Take, for example, the already announced changes to the Exchange on-premises business model.  Beginning with Exchange 2022, users will no longer be able to purchase perpetual licenses. This means Microsoft could technically shut down an on-premises email system if it chooses to end the subscription program with which it’s planning to replace the current perpetual model. In addition, it will require newer access and storage protocols. 

Are these design and administrative changes a deliberate attempt to redirect users from Outlook to Teams?

Current Microsoft customers should evaluate their needs for communication and collaboration – and get a clear understanding of the rapidly changing marketplace. Technology companies – by their nature – are ushering in the next generation of tools to replace the old. Buyers must understand that the natural consequence of this trend can be an increased dependency. Moving to Microsoft Teams involves quite a bit of organizational change management and some careful planning to mitigate the new liabilities in your Microsoft relationship.

Working with a qualified advisor can help you understand how email and collaboration services are changing and how you will need to adapt to avoid unexpected surprises and costs. Contact us to find out how we can help.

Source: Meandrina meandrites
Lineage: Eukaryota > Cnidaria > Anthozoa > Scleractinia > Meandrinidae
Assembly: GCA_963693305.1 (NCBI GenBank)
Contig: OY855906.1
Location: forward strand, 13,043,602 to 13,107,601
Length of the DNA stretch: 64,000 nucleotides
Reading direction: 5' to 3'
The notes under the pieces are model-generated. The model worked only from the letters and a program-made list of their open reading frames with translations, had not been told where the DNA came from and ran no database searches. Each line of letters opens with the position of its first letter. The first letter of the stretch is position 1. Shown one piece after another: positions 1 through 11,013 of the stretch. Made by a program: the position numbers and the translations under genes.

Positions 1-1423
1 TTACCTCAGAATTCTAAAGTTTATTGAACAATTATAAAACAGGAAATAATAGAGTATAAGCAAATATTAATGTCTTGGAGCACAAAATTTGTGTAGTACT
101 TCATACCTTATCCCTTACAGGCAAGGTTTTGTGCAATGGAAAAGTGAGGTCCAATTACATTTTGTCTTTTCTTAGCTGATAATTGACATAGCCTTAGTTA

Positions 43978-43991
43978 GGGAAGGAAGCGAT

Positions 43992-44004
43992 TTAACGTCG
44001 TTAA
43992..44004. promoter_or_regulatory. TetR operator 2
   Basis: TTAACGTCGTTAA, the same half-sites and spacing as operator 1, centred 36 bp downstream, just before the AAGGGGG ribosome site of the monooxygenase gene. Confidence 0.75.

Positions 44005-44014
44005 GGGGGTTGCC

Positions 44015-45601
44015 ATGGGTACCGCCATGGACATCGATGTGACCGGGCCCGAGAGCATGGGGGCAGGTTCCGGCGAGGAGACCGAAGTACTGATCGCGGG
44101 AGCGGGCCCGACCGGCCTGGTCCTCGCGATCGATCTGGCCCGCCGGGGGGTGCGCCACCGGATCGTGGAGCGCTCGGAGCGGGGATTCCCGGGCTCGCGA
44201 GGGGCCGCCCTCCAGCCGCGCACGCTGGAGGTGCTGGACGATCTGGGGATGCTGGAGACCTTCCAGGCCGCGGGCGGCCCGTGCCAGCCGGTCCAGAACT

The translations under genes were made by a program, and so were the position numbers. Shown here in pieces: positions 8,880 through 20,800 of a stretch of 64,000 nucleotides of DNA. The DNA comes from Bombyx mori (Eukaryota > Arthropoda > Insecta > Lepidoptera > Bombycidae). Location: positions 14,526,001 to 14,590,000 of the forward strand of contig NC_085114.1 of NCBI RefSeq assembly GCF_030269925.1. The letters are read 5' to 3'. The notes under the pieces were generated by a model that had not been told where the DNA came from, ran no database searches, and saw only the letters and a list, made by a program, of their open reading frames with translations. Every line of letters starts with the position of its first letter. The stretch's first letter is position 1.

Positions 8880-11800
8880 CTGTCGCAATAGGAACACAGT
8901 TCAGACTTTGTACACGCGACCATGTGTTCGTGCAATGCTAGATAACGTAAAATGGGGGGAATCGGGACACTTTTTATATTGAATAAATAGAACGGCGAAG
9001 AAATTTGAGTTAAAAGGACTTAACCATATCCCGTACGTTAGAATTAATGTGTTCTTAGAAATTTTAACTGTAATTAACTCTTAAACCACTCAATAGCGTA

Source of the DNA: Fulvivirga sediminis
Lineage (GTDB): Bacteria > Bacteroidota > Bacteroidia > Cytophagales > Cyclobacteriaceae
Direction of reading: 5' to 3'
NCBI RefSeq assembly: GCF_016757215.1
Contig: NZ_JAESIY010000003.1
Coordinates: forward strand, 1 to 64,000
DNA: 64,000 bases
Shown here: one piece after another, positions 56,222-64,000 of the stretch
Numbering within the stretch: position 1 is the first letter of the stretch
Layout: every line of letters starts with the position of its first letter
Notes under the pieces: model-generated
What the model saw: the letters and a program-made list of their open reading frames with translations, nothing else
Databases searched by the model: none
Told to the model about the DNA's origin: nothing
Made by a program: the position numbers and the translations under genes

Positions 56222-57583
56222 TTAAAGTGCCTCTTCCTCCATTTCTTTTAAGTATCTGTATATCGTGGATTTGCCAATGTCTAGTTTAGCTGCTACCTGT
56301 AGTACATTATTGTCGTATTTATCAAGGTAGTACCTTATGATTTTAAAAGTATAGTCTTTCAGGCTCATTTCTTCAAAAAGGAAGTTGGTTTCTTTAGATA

About the author

Louis joined the ISG team in early 2014 after nearly 20 years with Microsoft Corporation. Louis has compiled a track record of Enterprise client success underpinned by customer focus, strategic thinking, organizational agility, problem-solving acumen and impactful knowledge transfer which has established his reputation as a Microsoft licensing expert.

During his time with Microsoft, Louis worked in both the Consulting Service Group as a Practice Manager and in the Worldwide Licensing and Pricing Group as a Director responsible for designing and negotiating Global Volume Licensing relationships. As a highly effective and influential communicator/negotiator, Louis has delivered consistent business results across both revenue and quality of service performance targets.